It’s probably true that we all have our natural aptitudes. It’s hard to dispute, for example, that some people are born with body types that make them better athletes.
But sometimes, when we see ourselves as “bad” at some activity, it’s simply because we don’t like the way we feel when we’re doing it — not because of any inborn lack of talent.
The Making Of A “Weak Point”
Early in life, many of us heard — sometimes in a harsh or mean-spirited way — that we weren’t good at something. For example, maybe we tried to paint, and heard that we had no artistic talent. Or perhaps we were the last kids to get picked for the sports teams at school, and we decided we weren’t athletically inclined.
The result is that, today, if we do the activity we got the hurtful feedback about, some of that shame we experienced early on will come up. Because we know this, consciously or otherwise, we avoid doing it — and we excuse our avoidance by telling ourselves we “just aren’t good at it.”
This has been true for me when it comes to building stuff with my hands — doing things like carpentry and metalwork. When I tried these activities as a kid, I made some mistakes, and heard that I couldn’t do these things because I “had no common sense.”
The upshot has been that I’ve largely avoided “working with my hands,” except in the sense of typing on the keyboard. Instead, I’ve gravitated toward “working with” abstractions like law, philosophy and spirituality — which I’m supposedly “better at.”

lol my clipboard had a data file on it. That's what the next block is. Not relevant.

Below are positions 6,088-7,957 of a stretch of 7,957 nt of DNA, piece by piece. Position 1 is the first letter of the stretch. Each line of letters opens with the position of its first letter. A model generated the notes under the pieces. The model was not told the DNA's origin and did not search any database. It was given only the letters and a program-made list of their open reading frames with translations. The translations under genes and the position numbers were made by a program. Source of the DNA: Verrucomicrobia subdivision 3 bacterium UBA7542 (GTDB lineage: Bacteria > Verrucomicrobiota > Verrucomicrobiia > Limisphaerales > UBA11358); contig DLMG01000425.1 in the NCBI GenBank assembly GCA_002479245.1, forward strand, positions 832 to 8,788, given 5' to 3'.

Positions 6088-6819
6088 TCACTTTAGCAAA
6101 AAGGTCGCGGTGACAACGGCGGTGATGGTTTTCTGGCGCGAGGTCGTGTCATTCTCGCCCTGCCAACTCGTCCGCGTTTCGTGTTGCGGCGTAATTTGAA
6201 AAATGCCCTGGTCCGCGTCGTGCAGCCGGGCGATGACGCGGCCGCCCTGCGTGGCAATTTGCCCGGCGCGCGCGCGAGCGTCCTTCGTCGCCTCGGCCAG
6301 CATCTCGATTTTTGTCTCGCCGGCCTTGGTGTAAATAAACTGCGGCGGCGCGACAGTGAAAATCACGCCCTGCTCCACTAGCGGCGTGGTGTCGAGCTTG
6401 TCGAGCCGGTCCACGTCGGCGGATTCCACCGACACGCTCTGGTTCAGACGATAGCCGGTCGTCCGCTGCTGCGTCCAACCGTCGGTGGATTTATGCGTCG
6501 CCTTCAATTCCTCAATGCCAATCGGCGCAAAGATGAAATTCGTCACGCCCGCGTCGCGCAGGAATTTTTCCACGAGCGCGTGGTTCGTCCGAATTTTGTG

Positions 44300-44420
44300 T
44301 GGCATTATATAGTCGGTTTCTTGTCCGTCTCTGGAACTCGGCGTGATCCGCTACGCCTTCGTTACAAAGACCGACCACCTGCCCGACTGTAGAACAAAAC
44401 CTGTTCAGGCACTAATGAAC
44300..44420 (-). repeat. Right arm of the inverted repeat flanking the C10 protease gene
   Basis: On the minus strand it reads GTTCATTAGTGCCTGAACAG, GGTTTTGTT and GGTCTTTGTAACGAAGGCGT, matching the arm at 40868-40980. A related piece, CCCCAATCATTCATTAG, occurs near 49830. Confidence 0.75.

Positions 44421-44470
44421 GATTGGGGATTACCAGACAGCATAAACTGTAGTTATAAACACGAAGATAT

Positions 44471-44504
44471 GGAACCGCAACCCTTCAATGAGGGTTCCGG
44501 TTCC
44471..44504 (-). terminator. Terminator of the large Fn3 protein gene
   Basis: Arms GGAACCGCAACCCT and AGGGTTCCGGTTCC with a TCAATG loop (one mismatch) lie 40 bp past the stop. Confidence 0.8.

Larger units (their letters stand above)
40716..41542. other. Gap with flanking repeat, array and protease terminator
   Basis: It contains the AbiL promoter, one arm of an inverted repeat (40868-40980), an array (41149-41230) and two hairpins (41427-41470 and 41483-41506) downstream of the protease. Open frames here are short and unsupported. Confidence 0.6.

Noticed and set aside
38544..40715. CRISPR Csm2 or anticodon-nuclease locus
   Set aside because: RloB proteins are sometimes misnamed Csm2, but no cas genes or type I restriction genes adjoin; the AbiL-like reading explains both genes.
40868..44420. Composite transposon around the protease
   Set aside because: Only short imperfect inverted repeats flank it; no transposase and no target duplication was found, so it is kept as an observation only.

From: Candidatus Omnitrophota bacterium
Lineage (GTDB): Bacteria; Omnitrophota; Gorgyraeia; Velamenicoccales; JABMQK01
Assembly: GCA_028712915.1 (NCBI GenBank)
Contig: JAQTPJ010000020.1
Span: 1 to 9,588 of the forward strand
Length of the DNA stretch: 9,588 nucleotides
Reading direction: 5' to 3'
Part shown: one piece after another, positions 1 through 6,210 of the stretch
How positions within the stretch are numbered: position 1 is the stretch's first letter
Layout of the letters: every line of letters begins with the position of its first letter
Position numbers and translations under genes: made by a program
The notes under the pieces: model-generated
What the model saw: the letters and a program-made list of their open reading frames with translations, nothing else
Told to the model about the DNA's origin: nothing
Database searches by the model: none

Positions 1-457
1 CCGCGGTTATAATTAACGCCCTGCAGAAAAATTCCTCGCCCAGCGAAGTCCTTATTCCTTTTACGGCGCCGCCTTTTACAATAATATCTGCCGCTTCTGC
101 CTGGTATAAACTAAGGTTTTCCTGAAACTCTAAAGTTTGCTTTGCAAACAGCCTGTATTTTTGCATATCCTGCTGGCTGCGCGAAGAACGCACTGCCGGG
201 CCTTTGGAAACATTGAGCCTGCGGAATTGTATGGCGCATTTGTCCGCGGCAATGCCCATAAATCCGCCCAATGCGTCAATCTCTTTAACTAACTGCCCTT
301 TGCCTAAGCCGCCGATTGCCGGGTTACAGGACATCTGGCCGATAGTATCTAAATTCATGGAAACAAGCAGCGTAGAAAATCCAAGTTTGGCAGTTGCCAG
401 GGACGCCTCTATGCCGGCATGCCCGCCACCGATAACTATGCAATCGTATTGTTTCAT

How I Played To My Weaknesses
So, I’ll bet you can imagine my anxiety when I volunteered to build houses with a local organization. I not only expected to mess something up and get accused of lacking common sense — perhaps a house I worked on might collapse, due to my incompetence, and hurt someone.
Of course, none of this happened. The people I worked with were nothing but understanding and appreciative. And, as far as I know, the houses I took part in building are still standing. But I’ll keep reading the local news just in case.
Anyway, the bigger point is that I was going through life assuming I was “just bad at” building things, when in fact my stumbling block was shame and my unwillingness to feel it — not a lack of skill or talent.
I think it’s great to get a sense of what we’re naturally good at, and cultivate our strong areas. But I also get the sense that, by exploring our so-called “weak points,” we can learn about gifts we have to offer the world that we may not have been aware of before.
“The strife is o’er,” as the hymn goes — I’m all done recording the Work Consciously Audio Course. I’m writing up the “liner notes” right now — that’s what I like to call them, anyway, because it has me feel like I’m releasing a rock and roll album.
In the meantime, I’d like to share with you the introduction to the audio course, and hear any feedback you might have on it. If you’ve read Inner Productivity, you’ll be familiar with some of the ideas I present here, but there’s plenty of new content that I’ve developed over the year I’ve spent speaking and leading workshops on the book.
The course will feature both exercises you can do “in real time,” as you’re sitting at your desk, to restore your focus and motivation in what you’re doing, and guided meditations I’ll lead you through for developing awareness around what’s holding you back in your projects.
Whether or not you pick up a copy of the audio course when it comes out, I think you’ll get some useful insights out of just listening to this portion of the program.
I’ve linked to the mp3 file of the introduction in this post, and I’ve copied the text below in case reading works better for you. It’s long, so you have my blessing if you want to read the first couple of paragraphs, or listen to the first few minutes, and leave a comment.
Hello, and welcome to the Work Consciously Audio Course. I’m looking forward to working with you. I think you’ll find that this course takes getting work done and enjoying what you do to a deeper level than what you’ve probably experienced before.